Musician Jim Corr tells court he was ‘trying to protect’ his finances from bank
Musician tells court he was ‘in dire straits’
Jim Corr: “I was trying to protect my finances as best I could on behalf of my son because I recognised I was in dire straits.” Photograph: Collins Courts
Musician Jim Corr has told the High Court he was “in dire straits” trying to protect the interests of himself and his family when he sold a mortgage-free Dublin 4 apartment for €350,000 shortly after ACC Bank got a court judgment against him for €1.4 million.
Under intense questioning by counsel for ACC, Mr Corr said he was “trying to protect what I could” once the bank secured judgment arising from an unpaid loan for 94 acres in Goresbridge, Kilkenny.
“I was trying to protect my finances as best I could on behalf of my son because I recognised I was in dire straits.”
Bernard Dunleavy, for ACC, asked whether the sale of the apartment at Donnybrook Castle a month after the February 2011 judgment, having been on the market since 2008, was a coincidence or “deliberate effort” to make sure the bank did not get possession of it.
Mr Dunleavy suggested there was an “extraordinary” sequence of events in which the apartment was bought by a Malta-based entity, I and E Properties, which had no turnover that year but paid €350,000 for the apartment.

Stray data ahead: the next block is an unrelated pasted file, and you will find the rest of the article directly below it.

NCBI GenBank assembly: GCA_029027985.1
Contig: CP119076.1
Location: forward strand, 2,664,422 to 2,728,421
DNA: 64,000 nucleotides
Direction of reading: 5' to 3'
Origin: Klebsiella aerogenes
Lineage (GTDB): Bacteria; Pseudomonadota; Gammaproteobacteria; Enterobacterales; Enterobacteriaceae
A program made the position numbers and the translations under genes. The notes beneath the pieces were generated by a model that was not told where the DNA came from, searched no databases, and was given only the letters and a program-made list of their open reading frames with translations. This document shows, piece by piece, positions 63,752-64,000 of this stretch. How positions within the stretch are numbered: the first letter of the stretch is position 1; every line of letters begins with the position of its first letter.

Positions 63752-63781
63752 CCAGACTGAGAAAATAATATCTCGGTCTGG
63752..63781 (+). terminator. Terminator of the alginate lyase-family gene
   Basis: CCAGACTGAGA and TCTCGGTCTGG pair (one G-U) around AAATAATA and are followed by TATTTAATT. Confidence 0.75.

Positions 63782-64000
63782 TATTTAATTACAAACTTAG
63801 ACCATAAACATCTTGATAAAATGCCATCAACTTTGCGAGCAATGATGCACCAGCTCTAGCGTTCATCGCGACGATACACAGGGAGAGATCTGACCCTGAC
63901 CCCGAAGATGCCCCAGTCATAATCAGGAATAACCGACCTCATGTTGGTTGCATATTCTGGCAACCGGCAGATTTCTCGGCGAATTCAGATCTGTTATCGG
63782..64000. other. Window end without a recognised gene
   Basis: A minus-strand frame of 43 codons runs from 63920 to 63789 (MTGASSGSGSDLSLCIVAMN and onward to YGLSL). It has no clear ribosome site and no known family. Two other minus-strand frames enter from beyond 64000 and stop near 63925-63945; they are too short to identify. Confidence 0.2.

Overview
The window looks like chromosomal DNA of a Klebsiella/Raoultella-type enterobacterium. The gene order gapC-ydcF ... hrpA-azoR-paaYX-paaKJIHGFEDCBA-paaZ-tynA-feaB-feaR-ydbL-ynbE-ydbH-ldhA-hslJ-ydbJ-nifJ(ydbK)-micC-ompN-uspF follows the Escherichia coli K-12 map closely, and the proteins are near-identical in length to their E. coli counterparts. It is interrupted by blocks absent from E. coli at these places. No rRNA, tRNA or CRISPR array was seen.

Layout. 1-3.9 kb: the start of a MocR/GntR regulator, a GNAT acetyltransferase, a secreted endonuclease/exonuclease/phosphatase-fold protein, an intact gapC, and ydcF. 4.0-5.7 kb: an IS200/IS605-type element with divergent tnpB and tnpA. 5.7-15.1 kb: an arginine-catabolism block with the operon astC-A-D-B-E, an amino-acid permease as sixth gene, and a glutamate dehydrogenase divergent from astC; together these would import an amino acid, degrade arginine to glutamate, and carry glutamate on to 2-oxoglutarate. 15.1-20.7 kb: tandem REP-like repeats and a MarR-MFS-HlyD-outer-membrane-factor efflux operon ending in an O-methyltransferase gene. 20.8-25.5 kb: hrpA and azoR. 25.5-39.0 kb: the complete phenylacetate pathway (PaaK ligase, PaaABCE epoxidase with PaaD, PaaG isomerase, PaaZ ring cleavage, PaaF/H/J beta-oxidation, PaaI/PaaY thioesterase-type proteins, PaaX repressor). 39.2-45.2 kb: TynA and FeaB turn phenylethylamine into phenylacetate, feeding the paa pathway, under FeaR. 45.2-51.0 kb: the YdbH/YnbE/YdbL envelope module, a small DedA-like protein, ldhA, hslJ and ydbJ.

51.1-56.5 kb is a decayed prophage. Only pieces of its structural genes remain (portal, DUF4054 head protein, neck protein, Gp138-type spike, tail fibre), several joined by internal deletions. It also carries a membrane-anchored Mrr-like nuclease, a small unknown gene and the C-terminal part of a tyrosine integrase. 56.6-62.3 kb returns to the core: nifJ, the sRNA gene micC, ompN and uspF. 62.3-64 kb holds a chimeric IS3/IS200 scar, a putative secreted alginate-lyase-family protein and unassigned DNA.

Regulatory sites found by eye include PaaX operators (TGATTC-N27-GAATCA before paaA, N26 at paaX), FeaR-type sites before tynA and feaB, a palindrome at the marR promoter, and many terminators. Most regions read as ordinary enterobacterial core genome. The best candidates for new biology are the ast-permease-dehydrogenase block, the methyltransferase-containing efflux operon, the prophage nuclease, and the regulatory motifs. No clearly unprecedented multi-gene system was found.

Mr Young was an associate of a German national, Florian Karrer, who around this time bought another apartment from Mr Corr at Sharman, Old Windmill Road, Bangor, Co Down, for £295,000 and allowed Mr Corr to live in it rent free for three years, he added.
Mr Karrer, also a business partner with Mr Walters in the Andorra financial and legal consultancy firm Walters Karrer International, had first met Mr Corr just a month earlier, the court heard.
After Mr Justice Peter Kelly reminded Mr Corr that the question was whether the selling of the Donnybrook apartment after so many years on the market was a stroke of good luck or because of the judgment against him, Mr Corr paused and stared into space.
Reminded by the judge he was under oath, he replied: “I was trying to protect whatever I could.”
Mr Corr said he “never thought for a second” he would be required to pay all of a €1.4 million judgment. The money he got from property sales largely went to put out “financial fires”, he said.
The examination resumes on July 3rd.